Since the start of the COVID-19 pandemic, the East Boston Community Soup Kitchen (EBCSK) was forced to stop serving hot meals on Tuesdays from the basement of the Our Saviour’s Lutheran Church on Paris Street. Instead, staff handed out grocery gift cards to residents and families in need.
“It’s hard to believe it has been more than three months since we’ve gathered together for Tuesday meal services,” said EBCSK Founder and Director Sandra Nijjar. “Our work has looked very different during this time, as we’ve focused our efforts on safely distributing grocery gift cards to our neighbors in need. For the past three months we have been seeing our soup kitchen guests by appointment to give a Shaw’s Supermarket gift card to those who don’t have a mailing address, and to those who have a home we sent it by mail. We have also given a meal voucher to those who don’t have a home to cook in. We have also given lunch meals and bags with groceries that some of our local organizations have shared with us.”
Nijjar said behind the scenes the soup kitchen’s leadership team has been hard at work monitoring COVID19 developments and cautiously planning its next phase of service as the state enters Phase III of the reopening.
“We are eager to once again offer weekly meals in a safe and welcoming environment for guests and volunteers,” said Nijjar. “As a first step, we plan to transition to a ‘take-out’ model, where guests can pick up a hot, nutritious mid-day meal to-go, along with supplemental groceries and personal care items. There is much to do to prepare for this new service. This coordinated effort will largely rely on the generosity of donors and volunteers, and everyone’s partnership in maintaining COVID-19 health and safety standards.”
Nijjar said July 8 and 9 will be the last days that the soup kitchen will be seeing clients by appointment and it will be the last time EBCSK will be giving out the gift cards.
“The soup kitchen will temporarily close to clean up and disinfect and prepare the kitchen for hot meals service starting towards the end of the month,” said Nijjar.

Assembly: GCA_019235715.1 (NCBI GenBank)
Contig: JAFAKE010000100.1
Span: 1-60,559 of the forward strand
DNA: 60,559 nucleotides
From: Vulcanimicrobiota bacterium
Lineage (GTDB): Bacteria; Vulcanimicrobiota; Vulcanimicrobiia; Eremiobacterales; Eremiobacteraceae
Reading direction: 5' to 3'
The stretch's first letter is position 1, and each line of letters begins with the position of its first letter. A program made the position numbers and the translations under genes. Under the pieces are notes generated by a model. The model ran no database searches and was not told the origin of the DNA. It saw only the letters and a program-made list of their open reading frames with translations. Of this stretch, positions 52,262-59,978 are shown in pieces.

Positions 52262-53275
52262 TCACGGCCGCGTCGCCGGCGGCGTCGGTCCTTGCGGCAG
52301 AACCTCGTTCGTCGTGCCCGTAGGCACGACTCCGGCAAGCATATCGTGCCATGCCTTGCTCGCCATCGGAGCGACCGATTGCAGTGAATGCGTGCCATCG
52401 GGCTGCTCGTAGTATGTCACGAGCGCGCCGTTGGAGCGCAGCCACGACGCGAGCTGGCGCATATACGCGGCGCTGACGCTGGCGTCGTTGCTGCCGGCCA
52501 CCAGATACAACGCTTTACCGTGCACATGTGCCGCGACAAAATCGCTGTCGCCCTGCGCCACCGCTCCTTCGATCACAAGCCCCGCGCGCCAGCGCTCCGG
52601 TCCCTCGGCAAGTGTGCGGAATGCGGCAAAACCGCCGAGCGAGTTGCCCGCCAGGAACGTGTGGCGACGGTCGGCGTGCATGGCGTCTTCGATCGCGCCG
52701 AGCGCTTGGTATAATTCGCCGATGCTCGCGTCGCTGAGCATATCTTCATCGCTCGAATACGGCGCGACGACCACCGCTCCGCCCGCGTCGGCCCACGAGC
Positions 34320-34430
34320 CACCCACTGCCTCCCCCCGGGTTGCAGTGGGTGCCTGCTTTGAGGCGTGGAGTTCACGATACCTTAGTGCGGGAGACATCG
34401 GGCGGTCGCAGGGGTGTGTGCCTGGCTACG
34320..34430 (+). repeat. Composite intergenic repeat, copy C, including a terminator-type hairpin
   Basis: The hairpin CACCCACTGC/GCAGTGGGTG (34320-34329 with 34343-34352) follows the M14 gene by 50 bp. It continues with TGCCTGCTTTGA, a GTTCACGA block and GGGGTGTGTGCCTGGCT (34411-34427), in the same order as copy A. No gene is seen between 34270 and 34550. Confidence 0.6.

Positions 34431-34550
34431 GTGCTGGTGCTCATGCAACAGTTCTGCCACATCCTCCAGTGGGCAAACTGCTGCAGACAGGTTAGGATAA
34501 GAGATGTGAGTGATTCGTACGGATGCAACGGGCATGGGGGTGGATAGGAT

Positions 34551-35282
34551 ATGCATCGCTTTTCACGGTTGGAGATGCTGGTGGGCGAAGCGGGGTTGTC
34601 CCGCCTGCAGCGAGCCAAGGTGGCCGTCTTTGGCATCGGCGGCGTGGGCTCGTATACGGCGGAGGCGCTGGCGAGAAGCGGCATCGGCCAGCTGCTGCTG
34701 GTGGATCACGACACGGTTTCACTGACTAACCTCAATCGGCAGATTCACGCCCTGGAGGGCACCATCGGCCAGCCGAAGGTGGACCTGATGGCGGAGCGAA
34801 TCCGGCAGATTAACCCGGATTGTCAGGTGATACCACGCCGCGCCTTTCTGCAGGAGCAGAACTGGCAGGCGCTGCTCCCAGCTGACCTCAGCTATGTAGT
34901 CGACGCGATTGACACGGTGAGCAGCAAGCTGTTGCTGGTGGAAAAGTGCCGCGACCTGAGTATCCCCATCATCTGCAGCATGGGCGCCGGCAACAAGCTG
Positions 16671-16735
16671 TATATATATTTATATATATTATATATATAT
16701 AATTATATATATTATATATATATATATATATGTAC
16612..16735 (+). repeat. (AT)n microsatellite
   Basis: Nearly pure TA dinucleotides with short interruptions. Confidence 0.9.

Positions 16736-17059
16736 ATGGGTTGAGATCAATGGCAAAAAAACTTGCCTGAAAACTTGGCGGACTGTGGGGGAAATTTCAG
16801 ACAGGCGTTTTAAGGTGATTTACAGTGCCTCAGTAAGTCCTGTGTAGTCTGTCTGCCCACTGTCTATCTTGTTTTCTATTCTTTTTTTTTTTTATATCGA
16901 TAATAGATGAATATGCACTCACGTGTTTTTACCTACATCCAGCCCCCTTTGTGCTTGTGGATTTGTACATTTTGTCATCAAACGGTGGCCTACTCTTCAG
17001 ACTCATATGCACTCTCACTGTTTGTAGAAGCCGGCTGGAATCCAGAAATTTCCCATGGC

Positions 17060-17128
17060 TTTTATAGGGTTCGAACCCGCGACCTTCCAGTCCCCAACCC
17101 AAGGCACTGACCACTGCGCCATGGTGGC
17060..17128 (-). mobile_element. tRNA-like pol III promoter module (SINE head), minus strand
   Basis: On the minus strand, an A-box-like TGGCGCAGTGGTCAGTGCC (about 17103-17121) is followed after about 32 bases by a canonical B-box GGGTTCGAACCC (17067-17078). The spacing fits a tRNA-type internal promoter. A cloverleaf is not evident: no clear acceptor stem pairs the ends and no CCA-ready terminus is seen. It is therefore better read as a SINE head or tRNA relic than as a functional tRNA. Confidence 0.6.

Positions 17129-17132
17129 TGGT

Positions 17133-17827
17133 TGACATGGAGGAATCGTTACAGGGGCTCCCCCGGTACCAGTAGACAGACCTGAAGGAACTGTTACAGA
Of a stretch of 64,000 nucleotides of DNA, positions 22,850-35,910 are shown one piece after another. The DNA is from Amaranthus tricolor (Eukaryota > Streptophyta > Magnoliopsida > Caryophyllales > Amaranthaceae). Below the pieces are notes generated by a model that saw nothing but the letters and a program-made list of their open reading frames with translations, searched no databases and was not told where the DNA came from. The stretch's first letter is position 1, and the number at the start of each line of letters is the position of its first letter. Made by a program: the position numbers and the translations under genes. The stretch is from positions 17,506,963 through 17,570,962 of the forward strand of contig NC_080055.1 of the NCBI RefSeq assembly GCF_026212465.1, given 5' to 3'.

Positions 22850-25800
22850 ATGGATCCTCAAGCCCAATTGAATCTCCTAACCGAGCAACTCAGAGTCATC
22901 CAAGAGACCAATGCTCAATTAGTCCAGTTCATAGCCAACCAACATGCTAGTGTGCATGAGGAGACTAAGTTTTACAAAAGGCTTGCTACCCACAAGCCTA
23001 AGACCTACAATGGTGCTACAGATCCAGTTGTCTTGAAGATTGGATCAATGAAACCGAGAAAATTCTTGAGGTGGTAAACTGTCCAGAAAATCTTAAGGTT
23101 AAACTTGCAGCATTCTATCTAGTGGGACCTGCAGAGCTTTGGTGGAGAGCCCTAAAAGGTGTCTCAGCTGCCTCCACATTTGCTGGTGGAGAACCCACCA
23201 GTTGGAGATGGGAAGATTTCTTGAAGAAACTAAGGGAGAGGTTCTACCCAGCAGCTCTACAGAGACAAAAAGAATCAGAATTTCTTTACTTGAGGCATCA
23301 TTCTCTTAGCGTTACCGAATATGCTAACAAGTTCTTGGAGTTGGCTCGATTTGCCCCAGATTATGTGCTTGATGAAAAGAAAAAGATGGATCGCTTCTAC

Dates that the EBCSK will be closed are July 16, 17, 22, and 23 and will reopen on Tuesday, July 28 for takeout only, said Nijjar.
As EBCSK begins to cautiously get back to some sense of normalcy Nijjar said the soup kitchen is looking for the community to support its efforts.
Nijjar said there are a few ways to help EBCSK and interested residents can donate cleaning/sanitation supplies–including hand soap, hand sanitizer, disinfectant sprays and wipes, paper towels, and gloves.
“Residents can also make a monetary donation so we can purchase needed supplies, including face coverings, directly,” said Nijjae. “Every donation, of every amount, makes a difference.”
Residents can also sponsor a meal service prepared by an EBCSK partner restaurant that can serve approximately 200 guests.
“Residents can also volunteer during the weekly meal services or lend expertise if you have experience reopening in the COVID19 environment,” said Nijjar. “We are hopeful that with your help we will be able to offer weekly take-out meal service for our guests toward the end of July. Please reach out to us if you can help.”
Nijjar said EBCSK volunteers are extremely grateful and humbled by the support that they have received from so many kind and generous organizations throughout the pandemic–such as Cargo Ventures, Channel Fish, Empower East Boston, Resurrection Church, The Boston Foundation, and Our Saviour’s Lutheran Church. ]
“Thank you, everyone, for helping us out during this coronavirus crisis,” said Nijjar. “We are blessed to have your support. We would also like to give a huge thank you to our brothers and sisters from the BCYF Paris Street Community Centerand also to the Eastie Farm team for sharing their food supplies with us at the East Boston Community Soup Kitchen so that we can help our most marginalized folks. We are immensely grateful to have your support and partnership.”